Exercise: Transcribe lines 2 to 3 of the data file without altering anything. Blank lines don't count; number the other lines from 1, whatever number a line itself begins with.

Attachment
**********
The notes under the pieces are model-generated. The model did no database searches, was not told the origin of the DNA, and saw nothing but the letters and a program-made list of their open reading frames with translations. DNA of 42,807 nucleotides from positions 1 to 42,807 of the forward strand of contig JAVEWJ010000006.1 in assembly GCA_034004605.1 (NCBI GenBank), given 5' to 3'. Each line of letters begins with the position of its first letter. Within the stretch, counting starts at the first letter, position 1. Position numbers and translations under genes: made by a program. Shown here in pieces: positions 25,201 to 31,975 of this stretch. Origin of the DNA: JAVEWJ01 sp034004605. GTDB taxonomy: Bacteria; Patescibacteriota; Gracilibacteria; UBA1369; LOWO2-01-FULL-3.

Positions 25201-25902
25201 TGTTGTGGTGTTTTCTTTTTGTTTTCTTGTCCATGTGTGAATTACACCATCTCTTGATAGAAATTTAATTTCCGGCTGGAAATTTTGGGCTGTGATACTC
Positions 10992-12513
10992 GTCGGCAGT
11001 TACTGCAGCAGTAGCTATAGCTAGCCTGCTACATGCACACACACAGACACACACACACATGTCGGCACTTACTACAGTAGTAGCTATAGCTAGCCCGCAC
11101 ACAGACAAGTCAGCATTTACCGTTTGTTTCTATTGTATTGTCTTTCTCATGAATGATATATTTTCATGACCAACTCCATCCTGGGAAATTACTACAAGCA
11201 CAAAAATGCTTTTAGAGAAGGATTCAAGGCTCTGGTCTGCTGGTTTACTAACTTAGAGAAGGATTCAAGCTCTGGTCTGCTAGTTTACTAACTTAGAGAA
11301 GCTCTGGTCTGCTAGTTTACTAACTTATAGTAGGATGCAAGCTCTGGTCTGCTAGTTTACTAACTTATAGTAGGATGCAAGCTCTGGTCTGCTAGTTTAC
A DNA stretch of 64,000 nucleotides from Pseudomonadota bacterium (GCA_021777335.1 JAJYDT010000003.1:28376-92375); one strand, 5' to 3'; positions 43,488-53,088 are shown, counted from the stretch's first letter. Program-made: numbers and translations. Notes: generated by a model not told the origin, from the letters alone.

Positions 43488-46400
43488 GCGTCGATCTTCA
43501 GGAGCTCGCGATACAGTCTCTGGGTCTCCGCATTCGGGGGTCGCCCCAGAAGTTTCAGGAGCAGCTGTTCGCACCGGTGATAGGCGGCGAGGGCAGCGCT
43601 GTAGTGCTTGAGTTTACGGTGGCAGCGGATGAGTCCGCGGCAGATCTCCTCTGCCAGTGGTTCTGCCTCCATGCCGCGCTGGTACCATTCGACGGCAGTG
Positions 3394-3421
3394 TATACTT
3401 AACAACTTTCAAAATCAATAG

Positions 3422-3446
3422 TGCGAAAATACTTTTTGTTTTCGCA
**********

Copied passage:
Positions 25201-25902
25201 TGTTGTGGTGTTTTCTTTTTGTTTTCTTGTCCATGTGTGAATTACACCATCTCTTGATAGAAATTTAATTTCCGGCTGGAAATTTTGGGCTGTGATACTC